Clients fight to keep embedded commissions

Clients fight to keep embedded commissions

Clients fight to keep embedded commissions Converting embedded-commission clients over to the fee-based model isn’t as easy as transparency advocates make it out to be, cautions one advisor.

“The vast majority of clients still want commissions,” says Jason Abbott,a financial planner with and dual-licensee. “If I look at my book it’s probably upper-middle-market. Even the clients with more than half-a-million-dollars with me they still don’t ask for it [fee-based].”

No two words in the English language have generated as much disagreement in the wealth management industry than have “embedded commissions;” and with the push to CRM2, those words have been vilified by some. Transactional advisors such as Abbott have moved to offer clients a choice between that longstanding model and the fee-based one. But takers for the latter option have been fewer than many fee-based proponents would suggest, say critics.

Those players who are willing to make the jump with their clients are finding even opposition among the well-heeled investors who balk at paying a bill specifically for advice, no matter how valuable.

Where Abbott has found clients embracing fees is usually for a specific reason allowing them to see past writing a cheque.

“I’ve got some clients that do fee-based accounts because they’ll say, ‘You know I can deduct the fee on a non-registered account,’” says Abbott. “Maybe it’s the sticker shock and they know I need to get paid but they really don’t care.”

Those types of clients are in the minority and Abbott says the notion of doing away with embedded commissions would not jive with what clients perceive as in their best interests. Still embedded commissions are in many cases, and objectively speaking, a better option.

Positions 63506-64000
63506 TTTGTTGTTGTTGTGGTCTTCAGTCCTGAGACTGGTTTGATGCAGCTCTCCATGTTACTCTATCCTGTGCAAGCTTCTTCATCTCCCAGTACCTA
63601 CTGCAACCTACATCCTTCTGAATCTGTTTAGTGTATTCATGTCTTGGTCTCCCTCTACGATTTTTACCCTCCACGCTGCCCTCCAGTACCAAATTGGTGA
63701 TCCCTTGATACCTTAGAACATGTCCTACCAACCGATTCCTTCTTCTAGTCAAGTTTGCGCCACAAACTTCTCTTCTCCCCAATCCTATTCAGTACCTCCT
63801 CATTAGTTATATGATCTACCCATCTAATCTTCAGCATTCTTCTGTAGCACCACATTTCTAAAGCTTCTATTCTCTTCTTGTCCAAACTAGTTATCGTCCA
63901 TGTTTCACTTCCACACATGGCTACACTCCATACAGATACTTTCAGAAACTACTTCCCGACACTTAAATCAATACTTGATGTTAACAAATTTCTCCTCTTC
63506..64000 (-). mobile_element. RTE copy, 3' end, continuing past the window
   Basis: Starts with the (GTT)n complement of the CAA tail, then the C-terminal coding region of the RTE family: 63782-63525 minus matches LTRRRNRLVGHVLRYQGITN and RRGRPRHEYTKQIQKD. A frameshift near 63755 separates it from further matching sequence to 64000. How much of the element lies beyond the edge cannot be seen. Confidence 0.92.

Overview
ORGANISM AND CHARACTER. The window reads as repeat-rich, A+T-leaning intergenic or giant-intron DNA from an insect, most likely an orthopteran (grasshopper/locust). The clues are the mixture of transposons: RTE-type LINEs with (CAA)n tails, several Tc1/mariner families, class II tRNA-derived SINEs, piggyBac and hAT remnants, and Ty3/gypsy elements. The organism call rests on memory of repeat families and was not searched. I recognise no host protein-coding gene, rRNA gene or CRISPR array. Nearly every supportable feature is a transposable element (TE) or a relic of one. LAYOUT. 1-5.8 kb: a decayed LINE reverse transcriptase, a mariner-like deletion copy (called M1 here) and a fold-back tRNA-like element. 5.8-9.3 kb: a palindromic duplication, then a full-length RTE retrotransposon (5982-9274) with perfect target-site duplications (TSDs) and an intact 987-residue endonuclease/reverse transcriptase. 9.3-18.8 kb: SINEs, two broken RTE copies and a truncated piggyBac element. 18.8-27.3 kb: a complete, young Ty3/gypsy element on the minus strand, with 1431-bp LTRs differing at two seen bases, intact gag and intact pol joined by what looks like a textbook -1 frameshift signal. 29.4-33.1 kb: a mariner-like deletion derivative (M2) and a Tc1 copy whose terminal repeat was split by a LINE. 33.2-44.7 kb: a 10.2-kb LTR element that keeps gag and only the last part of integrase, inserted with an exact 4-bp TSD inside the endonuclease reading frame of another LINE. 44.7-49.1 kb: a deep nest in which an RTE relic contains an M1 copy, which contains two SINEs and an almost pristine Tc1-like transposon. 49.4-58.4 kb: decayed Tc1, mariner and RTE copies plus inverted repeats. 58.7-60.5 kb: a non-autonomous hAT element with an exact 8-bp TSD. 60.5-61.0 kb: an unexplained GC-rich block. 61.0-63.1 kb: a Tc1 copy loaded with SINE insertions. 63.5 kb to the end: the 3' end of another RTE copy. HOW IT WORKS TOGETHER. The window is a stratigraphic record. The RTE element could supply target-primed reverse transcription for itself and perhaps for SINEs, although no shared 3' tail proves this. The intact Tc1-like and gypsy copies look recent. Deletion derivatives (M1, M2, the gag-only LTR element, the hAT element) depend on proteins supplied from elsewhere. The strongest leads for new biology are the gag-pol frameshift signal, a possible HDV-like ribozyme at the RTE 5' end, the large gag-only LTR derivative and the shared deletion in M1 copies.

“At the end of the day people ask me what types of load structures do you charge?, says Abbott. “It depends on the size of the assets or the amount of work. If someone brings a small account to me and actually needs a little bit of work such as reviewing a pension option, well what am I going to do, bill them hourly?”

In these instances Abbott argues, DSC funds make sense – embedded commissions and all.

“So, that’s where loads come into play. For the small client under $50,000, advisors such as myself wouldn’t even entertain taking these clients [otherwise].”
  • Anonymous 2015-04-23 10:00:14 AM
    My firm has implemented a fee based model that would charge clients between 50K and 100K of assets 1.80% if I add F series funds into the account with MERs around 1.2% those clients would have an all-in cost of 3.0% substantially higher than some of the lower cost embeded commissions funds available today. Even if I added some ETF products, that would still bring the total cost inline or higher than some standard mutual funds available today.
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  • Tony Battista 2015-04-23 10:08:02 AM
    Unfortunately The Advisors are not united, and not coming out explaining our role we play with the financial welfare in our communities. As usual the Banks will be the big winners and the average Joe the big looser.
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  • Tony Romano 2015-04-23 10:11:10 AM
    Maybe I'm missing something here! I know that even if my embedded commission is taken away, the total MER for my clients will not drastically decrease since most of my clients are in fixed income funds, which do not pay me very much, in addition to equity funds which pay me more but still not nearly as much as clients believe i get! So forcing clients to pay out-of-pocket is going to bring more transparency to the industry? What about people that can't afford paying out-of-pocket all the closing costs on a new mortgage, such as lawyer fees, so they ask the financial instituion to simply add it to the mortgage? Why can't people just be given the choice of fee-for-service or embedded fees? Let them decide and be on with it. No?
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